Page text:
Farms & mobile phones

Share on:

Making the message clear – weighing up the pros and cons of having a phone mast on your land, as a £5 billion Government deal to improve phone signal in the countryside is announced.

If you have land to spare, and you’re looking for farm finance, you might be considering renting your land for phone masts. The Government has recently pledged to improve mobile phone signal to achieve 85% coverage in rural areas by 2017, after striking a £5 billion pound deal with the four main network operators. This in itself, is good news for farmers, as a lack of phone reception can be a major hindrance, particularly in an industry where workers are often alone and carrying out high risk tasks. Crucially though, it also means that phone operators are desperately seeking locations for new masts , and a call has been put out to the farming industry, in a bid to find suitable land.

But, before you rush to sign a deal, what are the things that you need to consider? It’s true that it can be a good source of farm finance for little effort – each mast currently yields at least £5000 per annum – but it’s important to thoroughly check the terms and conditions of any contract in the same way you would for any commercial lease.

A phone mast is classed as a commercial tenant, like any other, and therefore it will have security of tenure under the 1954 Landlord and Tenant Act. Unless agreed otherwise at the start of the original contract, this may mean that the network operator has the automatic right to renew, even if you need your land back to develop. In addition, mobile operators have further protection through the Telecoms code, and although this is being discussed at the moment, it currently means it can be very difficult to remove a phone mast from your land.

Another common issue is an operator requesting early access to a site, for inspection or surveying, before a lease has completed. There have been instances where landowners have agreed to this and then the network operators have employed delaying tactics and completion of the lease drags on and on. In this scenario the network operator may have been granted a short-term license, in exchange for a small fee, but once on site they have the protection of the Telecoms Code and getting them to complete or vacate in a timely manner can be tricky.

Other pitfalls that you should be aware of are operators attempting to move more equipment onto the site than originally agreed, thereby taking up more space, and network sharing with other operators, without prior consent. Of course these issues are hard to police, which is why you need to call in the professionals before you sign your land away.

A lawyer or adviser with the relevant niche experience, working in your interests will be invaluable, although invariably costly. Professional fees to draw up a lease, and negotiate terms and conditions can run into thousands, even when the lease doesn’t complete, so ideally you should get the operator to agree to cover your costs before discussions begin.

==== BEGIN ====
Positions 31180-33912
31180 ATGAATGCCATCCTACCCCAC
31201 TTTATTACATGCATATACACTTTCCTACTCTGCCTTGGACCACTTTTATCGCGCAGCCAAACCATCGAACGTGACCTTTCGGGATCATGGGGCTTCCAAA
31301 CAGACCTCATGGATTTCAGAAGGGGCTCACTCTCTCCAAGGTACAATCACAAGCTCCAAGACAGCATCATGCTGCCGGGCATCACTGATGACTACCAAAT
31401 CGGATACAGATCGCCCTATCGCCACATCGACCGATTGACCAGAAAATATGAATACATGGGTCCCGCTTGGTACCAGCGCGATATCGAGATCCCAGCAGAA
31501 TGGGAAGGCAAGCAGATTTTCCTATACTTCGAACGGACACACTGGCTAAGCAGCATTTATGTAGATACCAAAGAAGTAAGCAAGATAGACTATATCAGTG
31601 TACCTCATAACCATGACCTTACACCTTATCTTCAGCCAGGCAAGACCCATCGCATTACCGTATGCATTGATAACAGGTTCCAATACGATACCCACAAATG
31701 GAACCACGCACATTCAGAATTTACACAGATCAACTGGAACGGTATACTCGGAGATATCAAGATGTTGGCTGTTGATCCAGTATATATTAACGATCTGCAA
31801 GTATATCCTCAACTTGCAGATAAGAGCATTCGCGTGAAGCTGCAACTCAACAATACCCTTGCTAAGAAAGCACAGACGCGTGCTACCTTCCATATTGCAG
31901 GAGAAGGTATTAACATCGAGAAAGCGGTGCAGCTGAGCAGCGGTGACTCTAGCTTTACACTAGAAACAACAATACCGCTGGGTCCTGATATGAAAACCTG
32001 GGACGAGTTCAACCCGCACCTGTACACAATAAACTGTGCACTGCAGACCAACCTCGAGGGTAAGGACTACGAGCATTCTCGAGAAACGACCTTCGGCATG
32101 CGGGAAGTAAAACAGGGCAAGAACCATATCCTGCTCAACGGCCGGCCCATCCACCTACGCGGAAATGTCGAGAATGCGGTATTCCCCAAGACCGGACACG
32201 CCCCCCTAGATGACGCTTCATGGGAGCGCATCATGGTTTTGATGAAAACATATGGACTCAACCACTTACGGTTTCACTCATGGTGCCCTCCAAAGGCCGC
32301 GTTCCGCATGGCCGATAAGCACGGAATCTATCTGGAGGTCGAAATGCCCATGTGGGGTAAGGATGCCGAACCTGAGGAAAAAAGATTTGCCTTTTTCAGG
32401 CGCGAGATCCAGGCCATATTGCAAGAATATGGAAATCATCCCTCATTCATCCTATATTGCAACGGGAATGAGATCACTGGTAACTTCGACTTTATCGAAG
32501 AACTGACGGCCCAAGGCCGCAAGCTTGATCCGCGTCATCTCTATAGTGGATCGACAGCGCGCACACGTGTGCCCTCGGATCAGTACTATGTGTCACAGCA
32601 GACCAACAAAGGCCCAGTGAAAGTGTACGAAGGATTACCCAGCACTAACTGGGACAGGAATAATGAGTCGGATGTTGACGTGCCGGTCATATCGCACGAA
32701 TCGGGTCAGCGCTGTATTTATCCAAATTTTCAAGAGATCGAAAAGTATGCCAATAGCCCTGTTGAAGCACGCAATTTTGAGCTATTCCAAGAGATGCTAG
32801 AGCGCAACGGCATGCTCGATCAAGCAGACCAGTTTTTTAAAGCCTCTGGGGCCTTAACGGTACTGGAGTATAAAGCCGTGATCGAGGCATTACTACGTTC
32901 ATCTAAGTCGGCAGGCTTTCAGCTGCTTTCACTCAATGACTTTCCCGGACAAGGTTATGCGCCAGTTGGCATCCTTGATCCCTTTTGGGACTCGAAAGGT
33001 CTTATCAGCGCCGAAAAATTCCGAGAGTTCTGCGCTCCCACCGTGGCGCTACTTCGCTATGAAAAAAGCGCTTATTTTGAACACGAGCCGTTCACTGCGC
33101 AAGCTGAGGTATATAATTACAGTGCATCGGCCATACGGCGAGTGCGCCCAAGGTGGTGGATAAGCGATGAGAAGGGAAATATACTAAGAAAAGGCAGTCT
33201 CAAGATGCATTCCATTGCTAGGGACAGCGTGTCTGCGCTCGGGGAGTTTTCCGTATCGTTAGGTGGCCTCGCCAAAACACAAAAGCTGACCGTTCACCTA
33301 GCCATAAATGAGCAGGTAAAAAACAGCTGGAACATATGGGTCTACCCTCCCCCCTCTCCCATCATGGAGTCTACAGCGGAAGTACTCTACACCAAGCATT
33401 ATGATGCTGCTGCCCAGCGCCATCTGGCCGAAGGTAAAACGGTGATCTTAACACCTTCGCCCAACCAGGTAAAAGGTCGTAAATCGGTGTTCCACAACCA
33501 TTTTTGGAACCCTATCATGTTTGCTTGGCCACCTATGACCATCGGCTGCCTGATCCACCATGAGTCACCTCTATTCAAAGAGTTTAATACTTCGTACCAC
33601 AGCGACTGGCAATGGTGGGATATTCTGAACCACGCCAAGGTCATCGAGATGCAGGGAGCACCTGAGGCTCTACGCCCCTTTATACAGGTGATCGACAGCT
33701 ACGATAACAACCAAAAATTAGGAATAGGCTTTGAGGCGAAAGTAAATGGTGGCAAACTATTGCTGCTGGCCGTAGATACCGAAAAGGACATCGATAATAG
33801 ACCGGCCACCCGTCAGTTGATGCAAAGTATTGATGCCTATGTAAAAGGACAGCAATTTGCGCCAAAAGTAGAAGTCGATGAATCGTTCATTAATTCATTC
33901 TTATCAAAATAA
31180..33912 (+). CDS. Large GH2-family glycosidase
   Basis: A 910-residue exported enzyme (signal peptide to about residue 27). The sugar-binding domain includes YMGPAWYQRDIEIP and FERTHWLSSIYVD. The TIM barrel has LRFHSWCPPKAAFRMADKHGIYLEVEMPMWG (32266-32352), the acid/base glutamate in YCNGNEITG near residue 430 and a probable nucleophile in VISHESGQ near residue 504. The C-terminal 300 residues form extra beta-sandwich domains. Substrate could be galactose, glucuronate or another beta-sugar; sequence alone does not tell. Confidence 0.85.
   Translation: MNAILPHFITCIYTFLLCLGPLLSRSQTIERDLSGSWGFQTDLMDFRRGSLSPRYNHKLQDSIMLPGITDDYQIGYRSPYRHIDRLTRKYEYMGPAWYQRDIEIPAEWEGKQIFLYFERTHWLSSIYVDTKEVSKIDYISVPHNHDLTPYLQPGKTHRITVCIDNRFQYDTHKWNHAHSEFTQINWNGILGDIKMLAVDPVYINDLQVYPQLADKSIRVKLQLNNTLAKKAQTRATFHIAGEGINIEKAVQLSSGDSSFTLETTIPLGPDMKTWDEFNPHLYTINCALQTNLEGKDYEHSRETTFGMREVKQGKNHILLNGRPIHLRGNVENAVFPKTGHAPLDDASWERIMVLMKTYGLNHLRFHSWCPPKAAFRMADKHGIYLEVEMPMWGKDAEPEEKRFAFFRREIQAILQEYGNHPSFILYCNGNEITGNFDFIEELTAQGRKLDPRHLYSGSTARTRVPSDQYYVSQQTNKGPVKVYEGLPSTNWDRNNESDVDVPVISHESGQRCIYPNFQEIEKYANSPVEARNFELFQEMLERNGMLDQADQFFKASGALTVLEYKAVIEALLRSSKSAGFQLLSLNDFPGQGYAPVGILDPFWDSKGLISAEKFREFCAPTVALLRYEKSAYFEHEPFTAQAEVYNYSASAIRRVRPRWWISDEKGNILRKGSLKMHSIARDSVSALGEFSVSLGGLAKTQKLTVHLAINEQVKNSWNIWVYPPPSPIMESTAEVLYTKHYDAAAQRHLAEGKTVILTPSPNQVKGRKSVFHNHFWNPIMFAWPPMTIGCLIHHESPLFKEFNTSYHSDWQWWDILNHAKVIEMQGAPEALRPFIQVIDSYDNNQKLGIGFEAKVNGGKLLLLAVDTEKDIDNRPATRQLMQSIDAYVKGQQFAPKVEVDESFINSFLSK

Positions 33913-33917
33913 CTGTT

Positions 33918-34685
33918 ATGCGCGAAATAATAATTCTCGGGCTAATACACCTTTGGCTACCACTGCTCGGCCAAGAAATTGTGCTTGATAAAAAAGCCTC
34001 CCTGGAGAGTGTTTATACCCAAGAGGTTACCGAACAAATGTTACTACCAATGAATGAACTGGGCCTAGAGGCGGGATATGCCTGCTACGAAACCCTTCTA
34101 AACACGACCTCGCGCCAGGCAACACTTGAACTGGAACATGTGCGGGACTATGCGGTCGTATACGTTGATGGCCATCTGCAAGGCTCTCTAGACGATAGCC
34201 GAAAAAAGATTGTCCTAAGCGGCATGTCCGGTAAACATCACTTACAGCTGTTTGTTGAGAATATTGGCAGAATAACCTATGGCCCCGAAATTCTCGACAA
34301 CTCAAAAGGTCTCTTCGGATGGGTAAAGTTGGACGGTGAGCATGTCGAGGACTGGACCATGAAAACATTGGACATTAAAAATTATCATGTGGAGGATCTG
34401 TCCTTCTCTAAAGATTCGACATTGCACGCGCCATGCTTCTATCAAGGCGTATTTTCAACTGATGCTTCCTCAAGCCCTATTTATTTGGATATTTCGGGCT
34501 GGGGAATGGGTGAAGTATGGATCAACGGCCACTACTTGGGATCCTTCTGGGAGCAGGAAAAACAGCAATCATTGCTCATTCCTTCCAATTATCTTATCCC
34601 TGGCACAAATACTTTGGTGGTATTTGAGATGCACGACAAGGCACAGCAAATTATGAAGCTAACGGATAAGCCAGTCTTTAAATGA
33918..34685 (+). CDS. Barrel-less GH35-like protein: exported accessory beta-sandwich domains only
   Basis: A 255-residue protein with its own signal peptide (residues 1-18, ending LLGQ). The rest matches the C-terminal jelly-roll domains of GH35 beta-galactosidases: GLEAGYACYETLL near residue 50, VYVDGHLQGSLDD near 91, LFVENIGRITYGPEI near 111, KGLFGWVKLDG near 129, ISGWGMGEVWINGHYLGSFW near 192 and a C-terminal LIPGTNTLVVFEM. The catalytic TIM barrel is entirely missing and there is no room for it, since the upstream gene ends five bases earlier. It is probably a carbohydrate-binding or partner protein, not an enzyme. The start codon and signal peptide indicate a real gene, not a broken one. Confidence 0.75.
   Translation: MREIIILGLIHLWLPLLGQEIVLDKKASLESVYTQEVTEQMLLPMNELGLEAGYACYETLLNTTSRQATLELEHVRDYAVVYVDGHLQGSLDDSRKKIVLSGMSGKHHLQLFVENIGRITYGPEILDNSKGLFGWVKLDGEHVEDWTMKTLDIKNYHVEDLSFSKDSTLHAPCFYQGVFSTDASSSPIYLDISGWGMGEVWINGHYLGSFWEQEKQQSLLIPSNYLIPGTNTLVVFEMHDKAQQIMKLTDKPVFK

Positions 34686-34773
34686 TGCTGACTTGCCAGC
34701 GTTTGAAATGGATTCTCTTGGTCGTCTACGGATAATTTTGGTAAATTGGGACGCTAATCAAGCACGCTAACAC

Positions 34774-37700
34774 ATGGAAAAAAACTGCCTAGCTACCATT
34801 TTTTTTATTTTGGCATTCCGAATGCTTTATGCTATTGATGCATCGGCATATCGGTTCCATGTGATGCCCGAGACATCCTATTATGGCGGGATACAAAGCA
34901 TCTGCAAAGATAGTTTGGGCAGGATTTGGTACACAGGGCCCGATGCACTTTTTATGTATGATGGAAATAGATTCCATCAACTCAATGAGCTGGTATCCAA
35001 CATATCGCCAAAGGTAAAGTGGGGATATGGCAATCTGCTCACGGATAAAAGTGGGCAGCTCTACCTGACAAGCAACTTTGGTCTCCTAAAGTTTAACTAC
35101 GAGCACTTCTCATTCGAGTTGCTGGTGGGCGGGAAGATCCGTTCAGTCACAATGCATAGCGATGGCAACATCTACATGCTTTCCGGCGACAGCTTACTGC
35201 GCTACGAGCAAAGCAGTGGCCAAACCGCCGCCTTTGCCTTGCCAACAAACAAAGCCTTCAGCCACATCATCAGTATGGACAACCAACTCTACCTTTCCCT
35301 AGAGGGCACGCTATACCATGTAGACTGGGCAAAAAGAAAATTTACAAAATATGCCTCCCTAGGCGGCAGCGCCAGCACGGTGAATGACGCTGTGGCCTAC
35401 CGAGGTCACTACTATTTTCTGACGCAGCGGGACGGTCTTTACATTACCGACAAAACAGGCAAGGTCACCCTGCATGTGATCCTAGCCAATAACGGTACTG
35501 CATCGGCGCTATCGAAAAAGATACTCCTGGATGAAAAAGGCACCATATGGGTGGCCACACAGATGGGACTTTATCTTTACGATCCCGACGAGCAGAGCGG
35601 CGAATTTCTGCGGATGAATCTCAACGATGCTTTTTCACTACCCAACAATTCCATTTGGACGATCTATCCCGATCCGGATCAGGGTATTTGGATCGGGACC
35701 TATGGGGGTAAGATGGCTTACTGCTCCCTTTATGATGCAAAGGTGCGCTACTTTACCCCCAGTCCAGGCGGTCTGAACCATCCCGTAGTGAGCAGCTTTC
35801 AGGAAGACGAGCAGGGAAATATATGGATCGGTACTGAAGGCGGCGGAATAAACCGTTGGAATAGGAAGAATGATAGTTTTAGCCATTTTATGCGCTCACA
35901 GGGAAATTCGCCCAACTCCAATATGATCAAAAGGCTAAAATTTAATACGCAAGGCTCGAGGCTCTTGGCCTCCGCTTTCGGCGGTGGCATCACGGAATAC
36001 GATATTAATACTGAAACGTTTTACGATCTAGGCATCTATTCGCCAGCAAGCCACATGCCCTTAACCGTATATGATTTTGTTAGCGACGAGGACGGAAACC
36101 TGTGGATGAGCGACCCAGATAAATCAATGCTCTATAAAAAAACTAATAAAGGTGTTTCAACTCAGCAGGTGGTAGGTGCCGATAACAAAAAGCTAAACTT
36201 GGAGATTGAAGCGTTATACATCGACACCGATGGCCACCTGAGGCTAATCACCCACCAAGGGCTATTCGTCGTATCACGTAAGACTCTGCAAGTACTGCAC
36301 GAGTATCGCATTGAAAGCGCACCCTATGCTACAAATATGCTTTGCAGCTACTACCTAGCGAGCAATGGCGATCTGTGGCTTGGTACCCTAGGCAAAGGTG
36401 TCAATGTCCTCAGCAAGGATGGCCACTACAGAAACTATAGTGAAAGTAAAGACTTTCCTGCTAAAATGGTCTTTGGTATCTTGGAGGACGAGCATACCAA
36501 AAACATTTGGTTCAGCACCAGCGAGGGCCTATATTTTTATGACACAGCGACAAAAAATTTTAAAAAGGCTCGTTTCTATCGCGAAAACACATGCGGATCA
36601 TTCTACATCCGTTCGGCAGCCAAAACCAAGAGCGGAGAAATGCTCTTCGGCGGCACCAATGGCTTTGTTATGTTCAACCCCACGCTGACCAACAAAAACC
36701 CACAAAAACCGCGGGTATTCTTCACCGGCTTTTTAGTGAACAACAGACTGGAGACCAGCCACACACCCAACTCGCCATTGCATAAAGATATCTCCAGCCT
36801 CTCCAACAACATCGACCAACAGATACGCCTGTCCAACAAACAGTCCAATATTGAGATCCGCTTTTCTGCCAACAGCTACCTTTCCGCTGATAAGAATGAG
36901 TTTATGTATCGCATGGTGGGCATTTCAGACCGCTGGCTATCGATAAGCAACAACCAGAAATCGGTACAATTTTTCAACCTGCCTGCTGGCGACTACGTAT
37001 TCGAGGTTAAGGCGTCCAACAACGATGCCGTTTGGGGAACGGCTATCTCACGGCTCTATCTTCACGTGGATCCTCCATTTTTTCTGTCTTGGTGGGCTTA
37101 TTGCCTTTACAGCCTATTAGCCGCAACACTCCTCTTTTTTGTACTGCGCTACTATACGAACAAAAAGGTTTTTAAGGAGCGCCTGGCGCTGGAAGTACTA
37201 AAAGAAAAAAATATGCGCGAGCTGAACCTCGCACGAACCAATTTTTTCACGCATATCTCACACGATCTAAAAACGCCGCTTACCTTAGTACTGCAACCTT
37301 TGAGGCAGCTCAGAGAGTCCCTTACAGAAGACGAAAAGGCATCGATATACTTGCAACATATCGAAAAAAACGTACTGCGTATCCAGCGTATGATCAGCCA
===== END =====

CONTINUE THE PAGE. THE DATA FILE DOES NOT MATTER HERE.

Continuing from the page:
It’s not all bad news though, network operators will often sign long-term leases and if you have large swathes of unused land, it can be a relatively simple money-spinner. The Telecoms Code could still be coming under review –changing the rules for operators and landowners, as some changes that were proposed in January have been withdrawn by the Government to give more time for consultation.

The most important point, whether you are contemplating a new phone mast on your land or whether you are renegotiating terms on an existing lease, is to seek professional advice, preferably at the network operators’ expense. Don’t be intimidated by the operators or their agents, know your rights and stand firm about your terms.

There have been fears that aside from the Government pledge to improve rural reception, mergers between operators might lead to many mast sites been decommissioned. Consequently lots of farmers and landowners have received letters from operators encouraging them to accept less favourable terms on existing contracts. If this has happened to you, it’s best to take advice and not be bullied into hasty action because although some sites may be decommissioned, the new legislation means lots of new sites will be required, especially in rural reception ‘not spots’, as the areas without signal have been dubbed.

If you do have an existing phone mast on your land, and you’re concerned it could be decommissioned or if you have decided a mast is not the right choice for you but you still need alternative finance, Access Commercial Finance can help. We are a well-funded commercial lender, and broker, that excels in finding funding or cash-flow solutions for unusual circumstances. If your business proposition has potential, we will spot it, so if you need a financial boost give us a call today on 03330 069 141.